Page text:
After Colvin's announcement, Boxer said in a statement, "I am grateful that the Social Security Administration has chosen not to penalize innocent Americans while the agency determines a fair path forward on how to handle past errors."
There are several scenarios in which people may have received overpayments as children. For example, when a parent of a minor child dies, the child may be eligible for survivor's benefits, which are often sent to the surviving parent or guardian.
If there was an overpayment made on behalf of the child, that child could be held liable years later, as an adult.
Also, if a child is disabled, he or she may receive overpayments. Those overpayments would typically be taken out of current payments, once they are discovered.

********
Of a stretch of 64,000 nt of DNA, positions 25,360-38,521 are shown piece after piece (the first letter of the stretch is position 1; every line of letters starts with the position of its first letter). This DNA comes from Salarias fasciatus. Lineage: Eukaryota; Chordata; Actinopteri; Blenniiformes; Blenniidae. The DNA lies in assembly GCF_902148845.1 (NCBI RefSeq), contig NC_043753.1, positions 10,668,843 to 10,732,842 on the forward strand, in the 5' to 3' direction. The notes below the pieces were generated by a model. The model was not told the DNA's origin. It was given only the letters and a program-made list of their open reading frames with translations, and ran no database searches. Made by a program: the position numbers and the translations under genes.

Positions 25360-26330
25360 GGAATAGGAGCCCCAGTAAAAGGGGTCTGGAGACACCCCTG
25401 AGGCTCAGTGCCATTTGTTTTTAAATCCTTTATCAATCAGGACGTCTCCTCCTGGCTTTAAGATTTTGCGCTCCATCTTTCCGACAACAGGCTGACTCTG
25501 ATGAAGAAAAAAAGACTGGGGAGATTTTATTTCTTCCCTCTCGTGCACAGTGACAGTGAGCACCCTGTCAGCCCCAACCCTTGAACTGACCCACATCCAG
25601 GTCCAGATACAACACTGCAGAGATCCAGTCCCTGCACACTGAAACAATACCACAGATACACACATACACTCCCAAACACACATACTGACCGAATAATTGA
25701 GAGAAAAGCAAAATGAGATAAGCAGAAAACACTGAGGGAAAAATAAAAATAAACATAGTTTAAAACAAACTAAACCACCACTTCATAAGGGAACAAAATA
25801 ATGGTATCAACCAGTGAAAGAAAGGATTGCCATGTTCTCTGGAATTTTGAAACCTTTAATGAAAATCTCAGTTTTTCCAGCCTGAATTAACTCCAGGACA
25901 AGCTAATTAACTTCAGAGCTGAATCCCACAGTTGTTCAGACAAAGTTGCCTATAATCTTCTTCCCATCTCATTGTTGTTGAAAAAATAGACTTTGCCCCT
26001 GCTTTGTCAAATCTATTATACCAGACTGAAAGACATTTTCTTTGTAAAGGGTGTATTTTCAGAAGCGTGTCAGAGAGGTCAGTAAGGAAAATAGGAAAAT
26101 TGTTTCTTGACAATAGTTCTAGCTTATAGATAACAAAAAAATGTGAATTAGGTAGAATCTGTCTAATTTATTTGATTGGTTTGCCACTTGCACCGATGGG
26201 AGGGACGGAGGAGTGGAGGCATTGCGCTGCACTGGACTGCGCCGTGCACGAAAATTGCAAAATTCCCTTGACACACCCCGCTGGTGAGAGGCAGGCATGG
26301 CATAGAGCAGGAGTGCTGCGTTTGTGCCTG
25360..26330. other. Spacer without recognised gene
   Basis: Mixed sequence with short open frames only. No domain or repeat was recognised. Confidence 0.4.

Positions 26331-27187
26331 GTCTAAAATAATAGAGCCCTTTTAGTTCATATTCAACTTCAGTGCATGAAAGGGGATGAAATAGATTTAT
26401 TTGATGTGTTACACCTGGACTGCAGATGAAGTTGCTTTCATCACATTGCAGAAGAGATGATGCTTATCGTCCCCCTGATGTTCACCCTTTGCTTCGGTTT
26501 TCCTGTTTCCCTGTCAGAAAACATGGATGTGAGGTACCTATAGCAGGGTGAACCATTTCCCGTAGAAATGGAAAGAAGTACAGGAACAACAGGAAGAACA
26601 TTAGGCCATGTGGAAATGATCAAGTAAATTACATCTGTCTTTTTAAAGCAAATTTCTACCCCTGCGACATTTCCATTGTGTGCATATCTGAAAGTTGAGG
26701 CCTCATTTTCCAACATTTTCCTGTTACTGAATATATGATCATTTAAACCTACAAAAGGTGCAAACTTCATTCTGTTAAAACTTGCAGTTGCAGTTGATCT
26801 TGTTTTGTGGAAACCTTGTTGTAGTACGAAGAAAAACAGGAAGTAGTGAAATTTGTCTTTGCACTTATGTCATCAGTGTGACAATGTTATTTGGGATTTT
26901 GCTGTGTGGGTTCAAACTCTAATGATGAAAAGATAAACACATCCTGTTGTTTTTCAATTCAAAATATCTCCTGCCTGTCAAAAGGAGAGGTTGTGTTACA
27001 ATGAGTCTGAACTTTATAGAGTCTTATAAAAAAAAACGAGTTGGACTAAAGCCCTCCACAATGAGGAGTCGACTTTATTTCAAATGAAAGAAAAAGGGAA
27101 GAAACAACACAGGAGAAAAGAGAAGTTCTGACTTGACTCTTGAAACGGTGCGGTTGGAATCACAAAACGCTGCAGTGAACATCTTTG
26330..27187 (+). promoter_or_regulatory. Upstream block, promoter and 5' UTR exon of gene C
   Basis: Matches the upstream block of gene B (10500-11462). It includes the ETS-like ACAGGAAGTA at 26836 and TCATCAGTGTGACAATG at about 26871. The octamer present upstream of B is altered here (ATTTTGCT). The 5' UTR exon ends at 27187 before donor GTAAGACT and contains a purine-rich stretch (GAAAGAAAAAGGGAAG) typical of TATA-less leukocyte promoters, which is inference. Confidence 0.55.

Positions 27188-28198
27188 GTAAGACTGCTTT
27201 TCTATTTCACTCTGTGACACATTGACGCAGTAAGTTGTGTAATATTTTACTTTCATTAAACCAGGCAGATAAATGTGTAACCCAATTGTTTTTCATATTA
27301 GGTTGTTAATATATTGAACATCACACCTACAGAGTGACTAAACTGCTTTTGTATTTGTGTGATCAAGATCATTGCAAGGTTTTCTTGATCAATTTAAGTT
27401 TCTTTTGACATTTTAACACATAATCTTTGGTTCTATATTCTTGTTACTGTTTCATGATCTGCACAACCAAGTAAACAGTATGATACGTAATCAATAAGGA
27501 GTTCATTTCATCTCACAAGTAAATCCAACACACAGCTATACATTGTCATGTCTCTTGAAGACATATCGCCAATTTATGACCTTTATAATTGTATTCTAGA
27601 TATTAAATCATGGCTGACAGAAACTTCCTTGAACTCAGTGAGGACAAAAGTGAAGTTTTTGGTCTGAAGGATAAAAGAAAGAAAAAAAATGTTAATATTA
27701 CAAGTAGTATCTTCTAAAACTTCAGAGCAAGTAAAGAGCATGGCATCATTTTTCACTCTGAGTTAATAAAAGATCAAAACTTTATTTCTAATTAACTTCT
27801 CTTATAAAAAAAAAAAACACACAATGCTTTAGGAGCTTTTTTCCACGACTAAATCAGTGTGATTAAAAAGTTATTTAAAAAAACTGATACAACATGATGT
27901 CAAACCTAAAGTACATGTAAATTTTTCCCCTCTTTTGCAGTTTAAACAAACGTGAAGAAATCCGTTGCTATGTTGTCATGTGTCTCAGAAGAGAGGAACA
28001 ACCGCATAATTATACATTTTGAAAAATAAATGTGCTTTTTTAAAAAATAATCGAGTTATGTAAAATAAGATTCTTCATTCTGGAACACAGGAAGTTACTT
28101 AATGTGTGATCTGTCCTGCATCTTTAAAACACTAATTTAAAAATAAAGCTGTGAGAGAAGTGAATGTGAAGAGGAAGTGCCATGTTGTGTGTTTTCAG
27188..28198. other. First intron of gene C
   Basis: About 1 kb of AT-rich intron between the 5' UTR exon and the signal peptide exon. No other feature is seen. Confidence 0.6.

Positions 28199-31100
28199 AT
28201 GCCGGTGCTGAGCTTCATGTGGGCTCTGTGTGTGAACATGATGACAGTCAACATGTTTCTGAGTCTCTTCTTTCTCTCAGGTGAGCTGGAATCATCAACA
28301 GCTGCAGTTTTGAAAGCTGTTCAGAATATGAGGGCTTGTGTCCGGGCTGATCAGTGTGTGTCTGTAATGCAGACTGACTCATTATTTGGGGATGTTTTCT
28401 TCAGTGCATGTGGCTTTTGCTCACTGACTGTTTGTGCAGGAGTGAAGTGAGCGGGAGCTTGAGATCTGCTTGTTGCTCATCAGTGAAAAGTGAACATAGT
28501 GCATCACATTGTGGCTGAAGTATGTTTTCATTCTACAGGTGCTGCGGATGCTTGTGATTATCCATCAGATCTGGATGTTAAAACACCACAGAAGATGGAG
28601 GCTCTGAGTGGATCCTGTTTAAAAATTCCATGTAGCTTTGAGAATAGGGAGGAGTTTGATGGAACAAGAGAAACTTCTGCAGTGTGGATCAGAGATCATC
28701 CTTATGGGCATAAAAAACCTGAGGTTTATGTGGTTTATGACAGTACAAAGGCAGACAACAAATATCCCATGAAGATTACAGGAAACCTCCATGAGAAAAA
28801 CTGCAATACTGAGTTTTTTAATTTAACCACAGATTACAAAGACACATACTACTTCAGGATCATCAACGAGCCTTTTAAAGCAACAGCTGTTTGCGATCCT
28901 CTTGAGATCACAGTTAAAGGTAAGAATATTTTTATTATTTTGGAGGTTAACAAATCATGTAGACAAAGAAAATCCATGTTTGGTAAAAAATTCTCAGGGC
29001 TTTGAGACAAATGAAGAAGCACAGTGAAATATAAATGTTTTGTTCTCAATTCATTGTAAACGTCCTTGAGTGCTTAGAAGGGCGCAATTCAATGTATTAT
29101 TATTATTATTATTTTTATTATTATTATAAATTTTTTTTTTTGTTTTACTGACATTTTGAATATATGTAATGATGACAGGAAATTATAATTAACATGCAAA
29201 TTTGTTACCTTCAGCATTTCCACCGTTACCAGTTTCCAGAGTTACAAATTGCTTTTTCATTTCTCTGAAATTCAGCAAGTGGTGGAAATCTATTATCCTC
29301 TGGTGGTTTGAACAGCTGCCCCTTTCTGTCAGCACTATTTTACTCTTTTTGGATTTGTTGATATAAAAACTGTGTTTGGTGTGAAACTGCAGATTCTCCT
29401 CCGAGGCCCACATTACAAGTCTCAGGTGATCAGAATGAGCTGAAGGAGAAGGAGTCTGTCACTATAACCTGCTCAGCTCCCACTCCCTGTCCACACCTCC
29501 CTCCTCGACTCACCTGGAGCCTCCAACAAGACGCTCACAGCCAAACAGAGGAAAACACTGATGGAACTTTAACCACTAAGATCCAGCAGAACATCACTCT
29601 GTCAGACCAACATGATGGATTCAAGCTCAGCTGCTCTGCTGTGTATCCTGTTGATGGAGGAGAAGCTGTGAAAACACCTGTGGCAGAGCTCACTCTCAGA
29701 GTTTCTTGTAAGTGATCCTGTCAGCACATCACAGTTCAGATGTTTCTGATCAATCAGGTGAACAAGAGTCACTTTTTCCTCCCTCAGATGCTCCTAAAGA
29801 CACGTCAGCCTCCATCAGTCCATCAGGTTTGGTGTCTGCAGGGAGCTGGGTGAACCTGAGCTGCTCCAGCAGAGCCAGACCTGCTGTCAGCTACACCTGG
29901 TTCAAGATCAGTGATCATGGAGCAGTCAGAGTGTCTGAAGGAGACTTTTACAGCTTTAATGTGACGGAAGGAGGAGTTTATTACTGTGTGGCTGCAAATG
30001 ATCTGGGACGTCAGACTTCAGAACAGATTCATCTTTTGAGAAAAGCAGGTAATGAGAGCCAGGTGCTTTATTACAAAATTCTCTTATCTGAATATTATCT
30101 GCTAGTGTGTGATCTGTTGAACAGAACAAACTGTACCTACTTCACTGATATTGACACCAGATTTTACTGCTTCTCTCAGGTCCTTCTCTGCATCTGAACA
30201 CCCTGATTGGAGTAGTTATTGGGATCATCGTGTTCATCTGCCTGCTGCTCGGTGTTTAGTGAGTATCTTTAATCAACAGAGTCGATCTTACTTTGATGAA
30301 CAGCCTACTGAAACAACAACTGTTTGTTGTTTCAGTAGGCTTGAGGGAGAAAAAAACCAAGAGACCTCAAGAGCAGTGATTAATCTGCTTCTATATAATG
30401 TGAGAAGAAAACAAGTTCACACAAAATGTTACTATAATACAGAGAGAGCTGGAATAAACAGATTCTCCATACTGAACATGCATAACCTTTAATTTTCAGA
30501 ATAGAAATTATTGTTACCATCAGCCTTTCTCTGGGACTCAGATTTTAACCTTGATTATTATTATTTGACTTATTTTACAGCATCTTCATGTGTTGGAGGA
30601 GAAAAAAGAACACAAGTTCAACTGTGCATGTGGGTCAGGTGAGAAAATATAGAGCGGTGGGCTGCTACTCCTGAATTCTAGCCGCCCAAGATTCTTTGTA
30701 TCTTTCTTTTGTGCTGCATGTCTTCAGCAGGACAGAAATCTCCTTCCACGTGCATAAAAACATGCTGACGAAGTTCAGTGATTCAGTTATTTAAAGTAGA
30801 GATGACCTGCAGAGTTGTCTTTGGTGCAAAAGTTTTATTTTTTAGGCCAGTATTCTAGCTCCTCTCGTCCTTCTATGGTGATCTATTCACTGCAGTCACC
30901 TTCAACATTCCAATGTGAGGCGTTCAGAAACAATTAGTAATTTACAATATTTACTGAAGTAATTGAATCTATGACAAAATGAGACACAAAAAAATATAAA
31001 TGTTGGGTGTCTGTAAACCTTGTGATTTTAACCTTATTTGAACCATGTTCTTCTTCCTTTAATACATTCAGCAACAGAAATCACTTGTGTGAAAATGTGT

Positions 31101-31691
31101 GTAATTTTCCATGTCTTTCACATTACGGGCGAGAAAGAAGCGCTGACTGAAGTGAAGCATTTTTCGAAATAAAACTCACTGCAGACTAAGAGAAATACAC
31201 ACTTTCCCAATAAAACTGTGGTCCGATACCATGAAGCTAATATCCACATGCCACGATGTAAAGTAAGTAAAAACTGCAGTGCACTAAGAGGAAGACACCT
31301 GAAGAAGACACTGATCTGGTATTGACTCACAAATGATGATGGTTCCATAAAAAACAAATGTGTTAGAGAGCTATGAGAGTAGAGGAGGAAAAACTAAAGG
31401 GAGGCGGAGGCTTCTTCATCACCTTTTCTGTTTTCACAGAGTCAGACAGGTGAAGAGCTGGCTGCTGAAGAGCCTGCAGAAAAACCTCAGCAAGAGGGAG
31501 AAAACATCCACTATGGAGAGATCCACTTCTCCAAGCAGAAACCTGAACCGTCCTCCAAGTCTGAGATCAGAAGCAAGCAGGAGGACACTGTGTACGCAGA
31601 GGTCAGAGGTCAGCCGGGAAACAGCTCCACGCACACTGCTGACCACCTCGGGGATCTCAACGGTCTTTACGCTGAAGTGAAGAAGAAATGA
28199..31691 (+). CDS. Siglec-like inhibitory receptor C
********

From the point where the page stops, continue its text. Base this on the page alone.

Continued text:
But if disability payments were discontinued because the child's condition improved, Social Security could try to recoup the overpayments years later.
"We want to assure the public that we do not seek restitution through tax refund offset in cases when the debt in question was established prior to the debtor turning 18 years of age," Social Security spokesman Mark Hinkle said in an email. "Also, we do not use tax refund offset to collect the debt of a person's relative. We only use it to collect the overpaid benefits the person received for himself or herself."
Hinkle said the debt collection could be waived if the person was without fault and repayment would "deprive the person of income needed for ordinary living expenses or would be unfair for another reason."